An Interview With Baltic Fleet
We spoke to Paul Fleming AKA Baltic Fleet, off the back of his new record ‘The Dear One’ becoming ‘Album of The Day’ at BBC 6 Music (Thur 24th Nov), here’s what he had to say…
Were there any songs that you dropped or added to the record last minute?
We had quite a bit of material recorded for this album so there were various changes leading up to the final decision. The flow of the album and the story just seemed to fit right with the final 10, the cover art evreything just clicked.
What is the overall theme of the album and what does it reflect in your life?
There’s a core running through the album based on diaries I discovered through a local church. A man in the 19th century had diarised how he’d built up a village, the church, school, houses, all for his wife who he referred to as The Dear One until the very last page when he called her by her name, Frances. He lost her and the writing stopped from there. I was intrigued and wanted to dig deeper using my imagination. The landscape where I am now is greener but still linked to the industry of yesteryear. This narrative intertwined with my life and I took the characters and places and brought them into my world. I think the album reflects the journey since my first release. Things have moved on creatively and sonically.
What was it like touring with Echo & The Bunnymen?
And how did you come to playing keyboards on their albums Siberia and The Fountain? It was a great experience, it was like my apprenticeship and I learned so much. Playing in front of huge crowds and touring the world was what I’d grown up dreaming of.
I was touring and recording with them so the albums flowed out of that. Siberia was good experience and a learning curve. I’d be in the studio until 2am waiting to lay down keys and at the end of the night Huw Jones the producer would sometimes say “just guitars tonight”. I’d watched and listened closely though, I learned more still. At that time I was like a sponge working with the Bunnymen, I knew I was lucky, Ian and Will had recorded classic albums, lots of them. I had to move forward with my own thing though so I was recording Baltic material on tour and I left the band to take it further.
Your influences include Neu!, Brian Eno and ‘Low’ by David Bowie. What do you like about their work and how is your work different?
With Neu it’s the beats and the expansive arrangements. Eno lets me escape and Low has got songs and the experimental side. There’s lots more influences coming through with this record, Tangerine Dream, Boards of Canada, Talking Heads, Depeche Mode, Movement by New Order and I suppose a 90s vibe is there too, KLF, early Daft Punk & Chemical Brothers.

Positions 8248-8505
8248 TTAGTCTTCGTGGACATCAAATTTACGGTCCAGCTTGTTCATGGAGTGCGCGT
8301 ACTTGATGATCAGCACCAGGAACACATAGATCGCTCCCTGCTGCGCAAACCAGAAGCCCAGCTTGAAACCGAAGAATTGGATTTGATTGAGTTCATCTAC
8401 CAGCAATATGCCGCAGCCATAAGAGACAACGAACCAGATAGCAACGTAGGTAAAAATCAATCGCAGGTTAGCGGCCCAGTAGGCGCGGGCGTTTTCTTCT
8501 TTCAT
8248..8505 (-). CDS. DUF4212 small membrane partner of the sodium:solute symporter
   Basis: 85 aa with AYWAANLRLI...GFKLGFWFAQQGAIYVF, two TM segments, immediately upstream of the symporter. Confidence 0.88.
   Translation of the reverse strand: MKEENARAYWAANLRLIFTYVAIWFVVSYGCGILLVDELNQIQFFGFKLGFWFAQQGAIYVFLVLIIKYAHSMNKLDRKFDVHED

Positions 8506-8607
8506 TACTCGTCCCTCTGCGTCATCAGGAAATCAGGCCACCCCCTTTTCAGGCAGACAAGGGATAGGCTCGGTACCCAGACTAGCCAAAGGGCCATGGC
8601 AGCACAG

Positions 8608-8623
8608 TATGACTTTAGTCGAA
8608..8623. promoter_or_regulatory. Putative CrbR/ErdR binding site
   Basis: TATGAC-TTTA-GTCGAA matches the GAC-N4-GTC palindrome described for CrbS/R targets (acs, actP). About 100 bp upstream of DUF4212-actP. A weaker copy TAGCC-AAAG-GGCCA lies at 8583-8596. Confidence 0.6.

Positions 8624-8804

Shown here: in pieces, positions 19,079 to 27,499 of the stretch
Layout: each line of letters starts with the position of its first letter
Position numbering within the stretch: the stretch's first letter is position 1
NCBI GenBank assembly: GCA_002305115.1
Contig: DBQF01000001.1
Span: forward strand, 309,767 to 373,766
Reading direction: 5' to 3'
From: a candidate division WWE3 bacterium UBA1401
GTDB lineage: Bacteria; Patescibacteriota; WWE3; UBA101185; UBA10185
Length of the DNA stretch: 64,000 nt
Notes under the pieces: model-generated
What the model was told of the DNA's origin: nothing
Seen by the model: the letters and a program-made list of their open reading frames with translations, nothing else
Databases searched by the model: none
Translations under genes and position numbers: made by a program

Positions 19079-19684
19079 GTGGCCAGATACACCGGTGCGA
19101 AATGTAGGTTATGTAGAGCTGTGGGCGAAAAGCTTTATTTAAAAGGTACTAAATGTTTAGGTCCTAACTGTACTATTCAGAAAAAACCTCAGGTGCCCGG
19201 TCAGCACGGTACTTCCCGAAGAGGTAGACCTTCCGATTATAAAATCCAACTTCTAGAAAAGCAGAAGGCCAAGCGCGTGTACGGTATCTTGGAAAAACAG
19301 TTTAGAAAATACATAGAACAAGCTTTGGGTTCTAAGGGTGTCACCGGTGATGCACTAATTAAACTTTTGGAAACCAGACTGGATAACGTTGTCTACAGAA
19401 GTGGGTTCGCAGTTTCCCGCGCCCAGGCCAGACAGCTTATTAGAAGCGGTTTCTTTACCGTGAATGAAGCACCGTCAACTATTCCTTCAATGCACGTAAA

What are you listening to at the moment and what are some of your top albums of recent?
There’s still a lot of older music that I’m discovering and being switched onto, like Cocteau Twins, Durutti Column, a lot of 80s soul stuff too, I feel like there’s a whole world of music still to find. Newer music I like some Erased Tapes stuff , Flying Lotus too. I’ve enjoyed Anchorsong and Illum Sphere lately. I like a wide range of stuff, I saw DIIV play this year who were great and then I enjoy Daniel Avery and Jon Hopkins at the same time. Tycho and Trentemoller I rate too. More guitar based stuff I like War on Drugs, Kurt Vile, Band of Horses.
At what point in your life did you go from a music fan to a songwriter?
I’d say from when I was 16. I’d been in bands from the age of 12 but I started producing and selling music to friends at college and things changed then. I’ve always been a fan of music though. There were times when I played in the Bunnymen when I lost that, from a kind of tour fatigue. For a time I couldn’t go to gigs without analysing and breaking down the whole show and not enjoying the experience. It came back slowly though and music became magical again. I think that’s helped bring through influences for my new record, I’ve got clarity, it’s more like me.
How did you decide on your album artwork?
We decided really quickly in the end. We’d had an earlier image set aside for a long time but then as the record became complete we weren’t as sure and then Claudia at the label offered up an amazing photograph she’d taken. It fitted perfectly for me with the feel of the record and the journey I’d been on, it was then a quick decision.
For more from Baltic Fleet, check out his website: www.balticfleetmusic.com